in Editor's Note
Are you tired of hearing about safety yet? I hope not. It has always been important, but it lurched front and center for our industry during the stormy 2011 summer touring season, and it won’t go away any time soon. Being safe ensures that you’ll make it to the next gig. Sure, you may overlook some minimal safety concern and still be fine. Honestly, who hasn’t forgotten a safety cable now and then? It’s a slight oversight, and may not be the end of the world. That is, until something else fails, and there is a 20-plus-pound dead weight traveling 120 mph towards the deck. Are you wearing a hard hat?
What other “small” thing have you missed? It’s all these little things that add up and can eventually lead to something much more serious. I am not out to scare you into a chronic state of paranoia, but we do work in hazardous conditions. We need to be mindful, and make sure others are as well. The old adage, “Do as I say, and not as I do” just won’t cut it any more.
Not Just for Reading Pleasure
In early February, The Event Safety Alliance (ESA) made available their 273-page Event Safety Guide for public review and comment. The PDF document is the ESA’s draft of a North American version of the U.K.’s compendium of safe practices for the entertainment industry, also titled the Event Safety Guide, and commonly known as “The Purple Guide.”
The ESA’s updates go beyond the orange-and-white color of the cover page. ESA has tapped into the knowledge and experience of industry veterans and leaders to update and supplement the guide for the U.S. and Canadian market and, as a work in progress, the guide is continuing to be shaped this year.
The ESA’s overall mission with the guide is not so much to come up with pleasurable leisure-time reading, but to prevent accidents that threaten life and limb. The goal is to do that by promoting a safety-first mentality shared by everyone working backstage, and to do that through easily-understood language about operational practices. The guide aims to provide these best practices for almost every type of entertainment and public event.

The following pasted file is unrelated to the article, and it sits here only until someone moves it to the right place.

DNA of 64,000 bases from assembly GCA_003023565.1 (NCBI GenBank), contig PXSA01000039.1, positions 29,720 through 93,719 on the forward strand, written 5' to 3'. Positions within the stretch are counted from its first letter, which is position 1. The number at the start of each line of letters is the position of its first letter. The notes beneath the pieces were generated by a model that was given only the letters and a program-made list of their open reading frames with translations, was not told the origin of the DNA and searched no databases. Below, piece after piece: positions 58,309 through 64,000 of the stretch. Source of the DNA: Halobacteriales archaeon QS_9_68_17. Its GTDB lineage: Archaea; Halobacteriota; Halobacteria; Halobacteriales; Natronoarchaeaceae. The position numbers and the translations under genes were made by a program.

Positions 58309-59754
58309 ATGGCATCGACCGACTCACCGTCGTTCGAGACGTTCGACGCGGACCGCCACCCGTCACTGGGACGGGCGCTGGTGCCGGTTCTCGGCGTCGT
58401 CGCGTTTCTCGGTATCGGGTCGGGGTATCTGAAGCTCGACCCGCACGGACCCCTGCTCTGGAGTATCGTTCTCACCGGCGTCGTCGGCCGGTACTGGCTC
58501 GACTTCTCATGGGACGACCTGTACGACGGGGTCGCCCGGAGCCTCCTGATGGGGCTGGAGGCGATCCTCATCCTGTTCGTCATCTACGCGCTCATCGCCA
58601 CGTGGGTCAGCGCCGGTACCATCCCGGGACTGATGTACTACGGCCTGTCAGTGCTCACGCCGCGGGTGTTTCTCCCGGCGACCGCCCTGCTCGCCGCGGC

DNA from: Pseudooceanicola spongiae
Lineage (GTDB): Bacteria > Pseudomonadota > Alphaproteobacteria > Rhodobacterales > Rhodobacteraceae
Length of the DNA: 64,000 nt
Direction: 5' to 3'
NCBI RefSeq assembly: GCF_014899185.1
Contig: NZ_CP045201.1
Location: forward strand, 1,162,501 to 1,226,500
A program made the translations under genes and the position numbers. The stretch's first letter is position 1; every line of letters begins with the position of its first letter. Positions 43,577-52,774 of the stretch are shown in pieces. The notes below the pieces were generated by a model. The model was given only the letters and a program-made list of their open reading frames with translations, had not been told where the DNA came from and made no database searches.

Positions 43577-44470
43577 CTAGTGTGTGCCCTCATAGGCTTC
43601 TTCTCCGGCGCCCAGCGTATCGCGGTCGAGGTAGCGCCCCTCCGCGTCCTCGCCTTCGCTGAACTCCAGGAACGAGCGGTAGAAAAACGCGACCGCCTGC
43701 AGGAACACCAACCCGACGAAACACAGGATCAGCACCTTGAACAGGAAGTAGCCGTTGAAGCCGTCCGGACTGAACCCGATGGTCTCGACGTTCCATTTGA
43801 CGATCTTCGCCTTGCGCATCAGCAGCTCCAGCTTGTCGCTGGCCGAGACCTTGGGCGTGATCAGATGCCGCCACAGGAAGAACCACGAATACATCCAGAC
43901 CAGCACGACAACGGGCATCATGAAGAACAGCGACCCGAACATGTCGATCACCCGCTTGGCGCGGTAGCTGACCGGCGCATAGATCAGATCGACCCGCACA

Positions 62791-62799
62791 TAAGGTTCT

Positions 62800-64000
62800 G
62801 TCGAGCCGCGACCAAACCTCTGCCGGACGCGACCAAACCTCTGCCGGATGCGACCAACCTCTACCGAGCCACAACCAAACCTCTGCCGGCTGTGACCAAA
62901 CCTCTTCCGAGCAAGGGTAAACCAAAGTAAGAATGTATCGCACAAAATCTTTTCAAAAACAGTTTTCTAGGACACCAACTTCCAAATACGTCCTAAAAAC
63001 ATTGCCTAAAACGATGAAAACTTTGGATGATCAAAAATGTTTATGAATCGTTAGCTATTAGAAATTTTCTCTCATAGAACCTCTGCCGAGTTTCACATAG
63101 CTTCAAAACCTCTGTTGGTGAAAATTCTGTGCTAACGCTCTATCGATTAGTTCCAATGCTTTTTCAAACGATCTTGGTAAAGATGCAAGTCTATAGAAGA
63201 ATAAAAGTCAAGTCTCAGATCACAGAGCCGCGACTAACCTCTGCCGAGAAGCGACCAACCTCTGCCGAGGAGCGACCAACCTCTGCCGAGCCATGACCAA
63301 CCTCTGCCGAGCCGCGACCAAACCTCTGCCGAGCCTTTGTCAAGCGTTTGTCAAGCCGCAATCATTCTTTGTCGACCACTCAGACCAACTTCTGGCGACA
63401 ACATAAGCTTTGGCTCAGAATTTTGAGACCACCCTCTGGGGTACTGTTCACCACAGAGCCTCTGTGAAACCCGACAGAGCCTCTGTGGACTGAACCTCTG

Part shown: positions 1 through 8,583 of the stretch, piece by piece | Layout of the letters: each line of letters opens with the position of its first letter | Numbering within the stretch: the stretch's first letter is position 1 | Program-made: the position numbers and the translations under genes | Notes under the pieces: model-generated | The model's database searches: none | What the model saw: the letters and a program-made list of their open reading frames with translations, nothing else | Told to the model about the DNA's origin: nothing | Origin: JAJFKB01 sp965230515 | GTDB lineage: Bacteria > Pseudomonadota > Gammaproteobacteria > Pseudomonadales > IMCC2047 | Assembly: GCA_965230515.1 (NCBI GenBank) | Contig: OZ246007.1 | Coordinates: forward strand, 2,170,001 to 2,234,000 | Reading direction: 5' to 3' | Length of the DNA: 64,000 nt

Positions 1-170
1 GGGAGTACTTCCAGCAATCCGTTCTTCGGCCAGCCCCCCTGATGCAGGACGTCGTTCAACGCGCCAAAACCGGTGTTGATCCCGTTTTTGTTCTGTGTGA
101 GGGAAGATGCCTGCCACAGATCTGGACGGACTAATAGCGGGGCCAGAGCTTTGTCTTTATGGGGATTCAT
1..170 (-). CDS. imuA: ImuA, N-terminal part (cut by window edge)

Uncle Sam is Watching
In light of the recent stage accidents here and around the world, the U.S. government has put our industry under the microscope. For years, we have been governed by common sense and an instinct for self-presevation. The ESA’s goal is to prove to government officials that we are still capable of providing a high level of safety without the need for oversight committees and bureaucratic red tape.
The ESA’s Event Safety Guide is a work in progress. There are plans for future discussions, education opportunities and outreach to spread the word that our industry means business and safety is our first priority.
Reading is the First Step
I will be honest here. The draft version of the Event Safety Guide is not as exciting as reading the latest Tom Clancy novel. At times, it may seem silly or redundant to read how to safely provide food and water at an event. But if you don’t have those basic needs met at a summer festival in triple digit temperatures, lives can be put in danger. Doesn’t seem as silly when you look at it in that light.
The Event Safety Guide is an important document to each and every individual working in the industry. It provides a methodology for providing the safest event. Following the guide may not guarantee a 100 percent safe environment and event, though adhering to its practices will leave less chance of an accident, injury or death.
The ESA has made the Event Safety Guide available as a free download on their website, eventsafetyalliance.org. ESA encourages everyone to register on the site, download, read and review the guide. They have framed an 180 day period for review of the guide before finalizing and publishing. If you are looking for a summer book to read, I personally encourage you to add the guide to the list and read it over and over again.
Find something that is questionable, lacking in necessary detail, or know of an even better practice than the “best practice” listed in the manual? Don’t keep it to yourself. Submit it to the ESA online, email, snail mail, send it by courier pigeon, any way that makes sense. Don’t let your notes fall to the same fate as my dictionary on my desk, collecting dust. Just make sure to submit it before the August 5, 2013 deadline. With all of us contributing and providing feedback, we can build a stronger guide and a safer working environment.
Watch Justin's video on the March issue of PLSN at www.plsn.me/201303ednote.